Cirque Club


Cirque Club





Cirque du Soleil stellt Pressemappen mit Informationen zu den verschiedenen Shows und über das Unternehmen zur Verfügung.


KOOZA erzählt die Geschichte des "Unschuldigen", einem melancholischen Einzelgänger, der nach seinem Platz in der Welt sucht.

KOOZA ist die Rückkehr zu den Ursprüngen des Cirque du Soleil: Es verbindet zwei Zirkustraditionen – eine Akrobatikvorstellung und die Kunst der Clowns. Die Show unterstreicht die physikalischen Anforderungen an die menschliche Leistungsfähigkeit in all ihrer Pracht und Zerbrechlichkeit. Die alles wird in einer farbenfrohen Mischung präsentiert, voller frecher Situationskomik.

Die Reise des Unschuldigen bringt ihn in Kontakt mit einer Reihe komischer Charaktere, wie dem König, dem Trickster und dem unausstehlichen Touristen mit seinem bösen Hund.

Zwischen Stärke und Zerbrechlichkeit, Gelächter und Lächeln, Unruhe und Harmonie erforscht KOOZA die Themen Angst, Identität, Erkenntnis und Macht. Die Show ist in einer faszinierenden und exotischen visuellen Welt voller Überraschungen, Nervenkitzel, Schaudern, Waghalsigkeit und vollständiger Verwicklung angelegt.


Auf Tournee in

Weitere Informationen

KOOZA - Costumes

For KOOZA, Marie-Chantale Vaillancourt has drawn on a wide variety of sources of inspiration: everything from graphic novels, the painter Klimt, Mad Max movies, time- travel movies to India and Eastern Europe. She was also inspired by clock movements, tin soldiers, marching band uniforms and children’s book illustrations. All this merges to create a look that alludes to Alice in Wonderland, Baron Munchaüsen and the Wizard of Oz.

There are many rapid costume changes during the show and Marie-Chantale researched magicians’ quick-change techniques to create costume magic of her own.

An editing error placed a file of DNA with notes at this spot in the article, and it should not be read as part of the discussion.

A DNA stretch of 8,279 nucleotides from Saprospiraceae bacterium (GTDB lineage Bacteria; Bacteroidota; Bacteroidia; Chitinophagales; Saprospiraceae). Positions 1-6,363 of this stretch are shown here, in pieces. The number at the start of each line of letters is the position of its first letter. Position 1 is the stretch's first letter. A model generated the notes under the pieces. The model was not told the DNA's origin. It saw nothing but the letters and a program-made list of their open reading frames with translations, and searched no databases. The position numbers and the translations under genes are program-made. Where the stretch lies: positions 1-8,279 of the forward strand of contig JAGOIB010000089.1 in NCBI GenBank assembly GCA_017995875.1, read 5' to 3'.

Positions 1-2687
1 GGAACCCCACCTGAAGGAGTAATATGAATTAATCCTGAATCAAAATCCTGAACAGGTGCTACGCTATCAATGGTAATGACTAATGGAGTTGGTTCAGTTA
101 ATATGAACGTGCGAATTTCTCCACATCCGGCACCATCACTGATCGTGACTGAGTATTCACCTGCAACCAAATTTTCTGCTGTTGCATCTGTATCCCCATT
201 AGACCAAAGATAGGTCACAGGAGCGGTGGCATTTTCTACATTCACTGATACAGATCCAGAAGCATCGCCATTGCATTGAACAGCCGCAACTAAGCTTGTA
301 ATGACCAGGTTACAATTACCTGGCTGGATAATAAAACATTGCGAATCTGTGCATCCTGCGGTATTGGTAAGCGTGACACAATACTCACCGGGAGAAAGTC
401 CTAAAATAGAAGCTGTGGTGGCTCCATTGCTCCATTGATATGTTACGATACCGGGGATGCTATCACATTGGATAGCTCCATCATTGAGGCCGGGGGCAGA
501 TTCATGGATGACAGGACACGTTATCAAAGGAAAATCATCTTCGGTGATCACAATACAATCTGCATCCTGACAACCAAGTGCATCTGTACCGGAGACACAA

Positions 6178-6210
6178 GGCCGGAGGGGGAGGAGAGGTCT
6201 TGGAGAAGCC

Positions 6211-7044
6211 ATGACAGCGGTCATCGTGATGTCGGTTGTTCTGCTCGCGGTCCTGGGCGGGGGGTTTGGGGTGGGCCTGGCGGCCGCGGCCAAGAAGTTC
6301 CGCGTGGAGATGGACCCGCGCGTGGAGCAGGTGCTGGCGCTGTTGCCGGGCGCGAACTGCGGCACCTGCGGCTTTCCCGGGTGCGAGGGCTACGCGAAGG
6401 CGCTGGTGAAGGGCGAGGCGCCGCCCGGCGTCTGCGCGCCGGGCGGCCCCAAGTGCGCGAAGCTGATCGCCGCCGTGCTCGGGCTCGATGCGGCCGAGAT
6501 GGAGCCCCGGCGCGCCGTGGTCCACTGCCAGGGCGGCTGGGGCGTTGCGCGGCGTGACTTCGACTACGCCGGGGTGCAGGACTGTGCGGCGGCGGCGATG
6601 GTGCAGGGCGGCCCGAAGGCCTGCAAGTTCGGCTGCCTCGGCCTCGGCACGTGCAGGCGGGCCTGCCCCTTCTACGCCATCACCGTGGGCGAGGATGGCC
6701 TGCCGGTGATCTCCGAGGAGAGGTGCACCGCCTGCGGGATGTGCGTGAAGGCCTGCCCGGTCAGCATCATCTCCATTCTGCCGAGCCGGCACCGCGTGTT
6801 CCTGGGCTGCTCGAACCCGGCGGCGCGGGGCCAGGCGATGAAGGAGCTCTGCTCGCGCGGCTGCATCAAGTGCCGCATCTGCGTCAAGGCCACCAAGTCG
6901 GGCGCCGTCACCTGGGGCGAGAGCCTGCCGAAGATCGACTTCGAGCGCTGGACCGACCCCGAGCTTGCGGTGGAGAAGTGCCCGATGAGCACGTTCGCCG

• Marie-Chantale had percussion instruments made out of molded carbon for the Skeleton costume. They look and sound like bones when the performers hit them against each other to create a musical rhythm.
  • The “Bad Dog” costume proved to be another huge challenge because the performer wearing it has to be able to move the dog’s ears, stick its tongue in and out, dribble and wag its tail.
  • The “Rat Cape” is a costume that creates the illusion that rats are running down a performer’s body before disappearing into a trap. This would be relatively easy in a film, but it’s a lot more difficult to achieve live on stage. Following a long period of trial and error, the final Rat Cape costume is made up of 150 fake-fur rats with crystal eyes to catch the light. The running effect was inspired by the mechanism of vertical blinds and several of the rats are fitted with little wheels to make them seem even more alive.
  • There are more than 175 costumes and 160 hats in the show—1,080 items in all, including all the shoes, props, wigs and so on.

One army costume features more than 400 individually- sewn metallic flaps to create the effect that it is armored.

Costumes at Cirque du Soleil – Facts:

  • All costumes are custom-made and the majority are produced at the Costume workshop in the International Headquarters in Montreal, Canada. .
  • Every year, the Costume workshop produced more than 25,000 pieces. Each year, the Costume workshop artisans use close to 130 kilometers of fabric from around the world. A total of 80% of all fabrics are treated and dyed in-house by the artisans of the textile design team.
  • Shoes are hand- and custom-made for all artists by the artisans of the Shoe workshop. Brand new sports or dance shoes are sometimes altered to meet the specific of a costume. On average, nearly 3,000 pairs of shoes are produced by the workshop every year.
  • Hats can be seen in every Cirque du Soleil show and are a key part of the costumes. Like the costumes, they are custom-designed and made in the workshop. To do this, the milliners mould and build the hats on plaster models of the artists’ heads. When artists arrive at Cirque du Soleil, they must have a mould made of their head.

“It’s been a great challenge, but it’s also full of traps. You don’t want to exaggerate or slip into creating a caricature when you’re trying to capture a character.” — Marie-Chantale Vaillancourt